“I really love the aspect of my job that gives you kind of personal connection to people. Like, I did some night nurse rounding for Nurses Month, and I did that on Monday night. And it’s much better to have meaningful conversations with six people over an hour and a half than it is to give ice cream sandwiches to 150 people. It’s just appreciating that time with that person and not rushing on to the next kind of unit that you have to give snacks to. I think we could do with a lot more of that. Less ‘rush, rush,’ and more being kind of present and appreciative of individuals.”
“I actually went and had an eye exam [with] this young optometrist who just had her first child, [had] been out on maternity leave and was back. She loved her job and was so appreciative of the support and infrastructure. We talked a lot about childcare, which gave me a lot of really good feedback about how we could improve our childcare access. And I’m going to write her a note thanking her afterwards, just appreciating the fact that she was so efficient but also so present, and also shared with me how much she liked her job. So it’s that human connection that I think gives everybody—you get more than you give, but it’s the glue that keeps us all together.”
“We need to have a level of kindness, and I think sometimes people don’t know how do we get that into the workplace.”
“I think the responsibilities of healthcare providers has kind of bled into our private lives. It’s probably all of our phones. We’re immediately available, and there’s a cost of that, I think—that people don’t actually get to decompress. I think the most resilient people are people that actually, they’re wired to decompress and to laugh. I’m like, I’m the big compartmentalizer. I can put stuff in a box and put it on a shelf and then take it down, but I can leave it on that shelf. Some people can’t do that. So we’re all wired a little bit differently. That is actually a pretty good skill for a resilient person to have.”
“What’s fascinating is 50 percent of women change their jobs within eighteen months. Which tells you that once women figure out where they really want to have impact or influence, the second question is, ‘Are you in the job that’s going to allow you to do that?’ And a lot of women say, ‘No I’m not.’ And they actually pivot and find the job that will allow them to have the greatest impact. And you find that they’re actually personally and professionally a lot more satisfied.”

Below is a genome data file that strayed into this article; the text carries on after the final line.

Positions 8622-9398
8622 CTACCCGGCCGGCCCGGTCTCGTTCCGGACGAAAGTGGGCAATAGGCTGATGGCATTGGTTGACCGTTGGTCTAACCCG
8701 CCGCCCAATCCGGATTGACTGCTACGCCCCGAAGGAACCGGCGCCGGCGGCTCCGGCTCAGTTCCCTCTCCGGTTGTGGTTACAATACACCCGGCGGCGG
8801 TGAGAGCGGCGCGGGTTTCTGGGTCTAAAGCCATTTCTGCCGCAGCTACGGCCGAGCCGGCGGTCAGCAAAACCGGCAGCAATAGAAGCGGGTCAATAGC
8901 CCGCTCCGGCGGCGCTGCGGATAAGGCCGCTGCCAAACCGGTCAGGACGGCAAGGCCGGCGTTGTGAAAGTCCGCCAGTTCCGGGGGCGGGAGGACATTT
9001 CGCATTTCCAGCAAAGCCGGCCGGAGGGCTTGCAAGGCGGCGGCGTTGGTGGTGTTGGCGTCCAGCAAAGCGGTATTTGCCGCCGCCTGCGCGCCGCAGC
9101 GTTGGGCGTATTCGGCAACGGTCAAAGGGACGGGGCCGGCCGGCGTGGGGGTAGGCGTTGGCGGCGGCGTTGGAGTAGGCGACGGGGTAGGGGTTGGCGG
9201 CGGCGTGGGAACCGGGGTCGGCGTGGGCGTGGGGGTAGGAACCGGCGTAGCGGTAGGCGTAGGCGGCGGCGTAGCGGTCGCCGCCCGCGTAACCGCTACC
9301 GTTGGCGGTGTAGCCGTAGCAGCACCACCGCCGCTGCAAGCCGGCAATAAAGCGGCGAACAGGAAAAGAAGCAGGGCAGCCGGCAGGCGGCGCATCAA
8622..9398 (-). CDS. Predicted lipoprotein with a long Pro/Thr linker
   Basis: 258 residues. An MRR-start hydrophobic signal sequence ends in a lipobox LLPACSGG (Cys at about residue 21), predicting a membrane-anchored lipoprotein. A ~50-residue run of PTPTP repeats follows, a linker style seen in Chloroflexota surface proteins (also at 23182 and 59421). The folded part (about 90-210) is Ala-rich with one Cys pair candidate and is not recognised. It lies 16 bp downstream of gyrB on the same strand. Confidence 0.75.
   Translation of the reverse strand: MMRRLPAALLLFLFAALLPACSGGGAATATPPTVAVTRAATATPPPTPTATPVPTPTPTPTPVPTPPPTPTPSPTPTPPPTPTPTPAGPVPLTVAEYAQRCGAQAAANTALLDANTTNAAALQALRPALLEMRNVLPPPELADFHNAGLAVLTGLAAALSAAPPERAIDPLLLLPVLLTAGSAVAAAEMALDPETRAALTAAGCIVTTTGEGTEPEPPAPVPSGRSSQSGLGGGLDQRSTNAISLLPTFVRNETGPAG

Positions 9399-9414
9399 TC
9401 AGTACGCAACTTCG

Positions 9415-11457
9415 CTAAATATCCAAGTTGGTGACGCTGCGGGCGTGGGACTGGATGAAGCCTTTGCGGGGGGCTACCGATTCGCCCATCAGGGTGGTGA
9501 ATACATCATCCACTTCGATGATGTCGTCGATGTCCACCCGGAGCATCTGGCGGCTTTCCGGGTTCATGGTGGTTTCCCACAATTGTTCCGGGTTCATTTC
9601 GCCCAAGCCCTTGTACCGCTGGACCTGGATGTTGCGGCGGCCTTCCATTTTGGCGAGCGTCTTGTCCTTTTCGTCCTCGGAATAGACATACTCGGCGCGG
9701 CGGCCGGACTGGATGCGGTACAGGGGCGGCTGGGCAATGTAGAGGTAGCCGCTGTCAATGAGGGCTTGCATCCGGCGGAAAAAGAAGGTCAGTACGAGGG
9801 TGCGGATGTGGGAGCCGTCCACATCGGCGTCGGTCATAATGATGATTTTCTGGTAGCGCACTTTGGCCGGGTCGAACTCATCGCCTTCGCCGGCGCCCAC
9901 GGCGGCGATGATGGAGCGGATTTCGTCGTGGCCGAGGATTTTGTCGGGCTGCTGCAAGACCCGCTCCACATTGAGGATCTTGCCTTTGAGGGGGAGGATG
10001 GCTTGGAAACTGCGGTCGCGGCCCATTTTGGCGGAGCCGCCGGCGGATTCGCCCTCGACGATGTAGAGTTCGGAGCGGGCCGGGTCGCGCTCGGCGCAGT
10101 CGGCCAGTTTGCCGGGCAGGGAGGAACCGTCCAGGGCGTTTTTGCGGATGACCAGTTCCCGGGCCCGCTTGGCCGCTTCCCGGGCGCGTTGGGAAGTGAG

“That’s why we’re all here, is to make this system work better for everybody we serve.”
“Women often do what’s put in front of them instead of doing things with and for a purpose. And what we do is say, ‘What is the purpose? What is the impact that you want to have?’ Then making decisions in service of that.”
“So we know that you need to spend 20 percent of your job time on something you really love. You only have to spend twenty. If you spend less, it doesn’t have the greatest impact. If you spend more, you don’t get any greater engagement. Twenty seems to be that kind of sweet spot. So when I actually round and when I talk to my executive team, I actually spend some time asking them, ‘What do they love and how much time are they doing?’ That is the way to actually create that stickiness.”
Rebecca: “Dr. Conroy, if I could ask you, what do you love the most about your work, and do you spend 20 percent of time on it?”
Dr. Joanne M. Conroy: “Well, Women of Impact. And actually mentoring women, supporting women. I love doing that.”
“I know there’s an underpinning of it: that [health care is] a business and there are processes and it’s a system, but they’re people that are in that system, and just making sure that the people are as supported and connected as they can be. Maybe you could take that analogy of the loose thread. I mean, when you start to lose the threads, you could argue that our healthcare workforce problems across the US are just, we’ve started to lose the threads in our quilts. And how do you actually stitch those back together?”
“Health care is a great profession. People say health care is hard. (Yeah, it’s hard.) We’re working hard to make it better. But if we don’t do it, who will? That’s what I say to my team. We’re the people best prepared to navigate through what are kind of some stormy waters right now in health care. But if we don’t do it, who will? So, let’s buckle up and kind of get to work and lead the teams through this.”
“Be aware that with leadership and responsibility comes accountability. Just appreciate that.”
“It’s all about relationships. It’s not necessarily about having the right answer. It’s actually being able to come to that solution with an army of people around you and leading them with a solution that have a lot of fingerprints on it. So it’s not being right, necessarily. It is actually moving everybody in that appropriate direction. Yeah, there are a lot of young physician leaders that think they have to have the right answer that’s necessary but not sufficient.”
Explore transformative stories from healthcare executives as they share impactful moments of human connection from their professional journeys.